"Yeah, they live in shelters. Foster kids, both of them, they've had a terrible life. God, I wish things would get better for them."

I gave her a twenty.

"Do me a favor, take her the largest drink you have, and tell her she has a meal paid for."

I peeled off another twenty.

"Take this for your trouble."

She looked at it.

"I can't take this for something I would probably have done after the lunch rush anyway."

She tried to hand it back to me. I pushed it back into her hands.

"Keep half, then, and give her another meal when she needs it."

"You're a kind man, mister. I'm sure she'll appreciate it."

A few minutes later she walked out with a jumbo styrofoam cup in her hand and gave it to Wendy. There was some hand waving and pointing, and when she came back in Wendy was with her.

She came straight up to me and slipped into my booth.

"You really a writer?"

I nodded.

"Have I read anything you've written?"

"No, I doubt it. I'm a technical writer. Been one for over twenty years. This is just something I wanted to do."

"How many women have you interviewed so far?"

"Four hundred ninety eight."

"No shit? Oops. I mean really? How many more do you intend to interview?"

"You, and one more. My goal was five hundred."

She sat back and relaxed.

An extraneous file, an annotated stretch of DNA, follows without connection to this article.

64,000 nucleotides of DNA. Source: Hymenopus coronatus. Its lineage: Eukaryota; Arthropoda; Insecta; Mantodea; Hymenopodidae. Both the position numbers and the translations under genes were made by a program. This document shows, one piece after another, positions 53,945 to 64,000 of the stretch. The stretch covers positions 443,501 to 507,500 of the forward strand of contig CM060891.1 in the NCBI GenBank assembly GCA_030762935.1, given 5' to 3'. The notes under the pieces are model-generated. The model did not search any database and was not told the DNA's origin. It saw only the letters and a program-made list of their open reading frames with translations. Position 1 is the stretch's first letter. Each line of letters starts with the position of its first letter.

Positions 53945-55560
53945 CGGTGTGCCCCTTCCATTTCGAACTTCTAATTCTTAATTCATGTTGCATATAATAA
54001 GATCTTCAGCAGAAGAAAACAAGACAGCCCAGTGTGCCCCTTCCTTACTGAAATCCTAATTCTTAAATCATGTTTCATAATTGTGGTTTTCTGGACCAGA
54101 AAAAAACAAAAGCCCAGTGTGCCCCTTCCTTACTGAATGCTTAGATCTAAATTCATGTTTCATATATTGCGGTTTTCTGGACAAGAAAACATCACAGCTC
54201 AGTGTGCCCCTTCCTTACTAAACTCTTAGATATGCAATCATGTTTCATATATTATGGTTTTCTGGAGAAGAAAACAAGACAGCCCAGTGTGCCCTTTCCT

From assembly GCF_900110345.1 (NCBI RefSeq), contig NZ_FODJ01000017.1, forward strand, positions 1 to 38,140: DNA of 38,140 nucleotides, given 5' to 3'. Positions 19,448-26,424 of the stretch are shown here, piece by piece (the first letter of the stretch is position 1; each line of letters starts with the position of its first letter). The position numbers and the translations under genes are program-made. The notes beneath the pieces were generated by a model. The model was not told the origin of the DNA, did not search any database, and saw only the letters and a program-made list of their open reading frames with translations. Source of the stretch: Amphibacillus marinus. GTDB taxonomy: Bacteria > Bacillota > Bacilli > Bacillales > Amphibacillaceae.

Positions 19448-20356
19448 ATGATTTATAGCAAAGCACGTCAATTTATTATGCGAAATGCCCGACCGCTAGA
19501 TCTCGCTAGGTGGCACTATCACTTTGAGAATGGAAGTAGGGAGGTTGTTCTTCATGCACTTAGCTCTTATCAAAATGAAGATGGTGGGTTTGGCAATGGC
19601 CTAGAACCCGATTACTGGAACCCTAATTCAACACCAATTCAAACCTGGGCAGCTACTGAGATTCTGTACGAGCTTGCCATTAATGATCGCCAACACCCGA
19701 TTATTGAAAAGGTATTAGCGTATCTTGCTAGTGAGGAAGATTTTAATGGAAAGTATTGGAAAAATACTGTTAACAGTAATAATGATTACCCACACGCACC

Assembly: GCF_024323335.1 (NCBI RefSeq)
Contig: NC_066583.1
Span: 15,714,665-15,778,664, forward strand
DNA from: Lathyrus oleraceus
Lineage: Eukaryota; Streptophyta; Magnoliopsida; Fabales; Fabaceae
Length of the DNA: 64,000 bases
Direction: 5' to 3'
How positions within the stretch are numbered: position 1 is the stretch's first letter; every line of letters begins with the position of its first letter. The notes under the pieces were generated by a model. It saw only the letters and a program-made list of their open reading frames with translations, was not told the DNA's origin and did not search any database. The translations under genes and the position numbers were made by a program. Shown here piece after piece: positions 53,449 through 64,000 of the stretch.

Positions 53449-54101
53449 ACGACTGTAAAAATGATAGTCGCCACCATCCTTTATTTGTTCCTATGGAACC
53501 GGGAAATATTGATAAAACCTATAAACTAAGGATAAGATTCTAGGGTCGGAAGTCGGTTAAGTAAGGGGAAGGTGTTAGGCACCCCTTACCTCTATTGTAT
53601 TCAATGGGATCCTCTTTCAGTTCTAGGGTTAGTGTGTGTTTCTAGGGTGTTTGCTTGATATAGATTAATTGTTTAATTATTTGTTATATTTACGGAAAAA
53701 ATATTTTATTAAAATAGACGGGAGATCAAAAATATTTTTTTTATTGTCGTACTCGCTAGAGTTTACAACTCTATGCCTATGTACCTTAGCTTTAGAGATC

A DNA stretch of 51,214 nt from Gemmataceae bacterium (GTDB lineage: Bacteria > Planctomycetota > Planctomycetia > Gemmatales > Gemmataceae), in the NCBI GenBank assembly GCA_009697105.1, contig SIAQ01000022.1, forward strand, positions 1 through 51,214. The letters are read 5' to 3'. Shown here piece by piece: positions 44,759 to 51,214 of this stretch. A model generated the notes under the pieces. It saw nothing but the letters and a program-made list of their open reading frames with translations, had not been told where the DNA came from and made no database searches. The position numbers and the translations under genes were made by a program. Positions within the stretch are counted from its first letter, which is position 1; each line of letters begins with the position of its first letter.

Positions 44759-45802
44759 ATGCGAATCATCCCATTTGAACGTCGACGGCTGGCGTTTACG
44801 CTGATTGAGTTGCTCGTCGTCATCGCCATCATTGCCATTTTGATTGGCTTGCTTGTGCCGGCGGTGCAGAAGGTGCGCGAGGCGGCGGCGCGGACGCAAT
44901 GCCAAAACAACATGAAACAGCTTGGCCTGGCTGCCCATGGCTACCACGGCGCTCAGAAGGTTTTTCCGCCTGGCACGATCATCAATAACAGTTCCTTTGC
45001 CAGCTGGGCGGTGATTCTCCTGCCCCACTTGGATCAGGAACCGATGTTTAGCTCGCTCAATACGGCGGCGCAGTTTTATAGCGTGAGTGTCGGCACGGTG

"All right, but I want a crab cake plate, large, with extra onion rings."


I shook hands with her and ordered her meal.

Her story was heartbreaking. Abandoned as a small child, she had no idea where her parents are, or if they're even alive. She went from foster homes to orphanages and back to foster homes.

She was provided for, the very basics, and for the most part treated well, but there was no love.

She met her husband in a group counseling session for troubled foster kids. She was fourteen, he was fifteen.

Her eyes glowed at the memory.

"We looked at each other and I knew right then. This is who I wanted to spend my life with. We shared a coke at the break. We were both so awkward and tongue tied, nobody told us about love. But when we took our seats I sat next to him, and I haven't left his side since.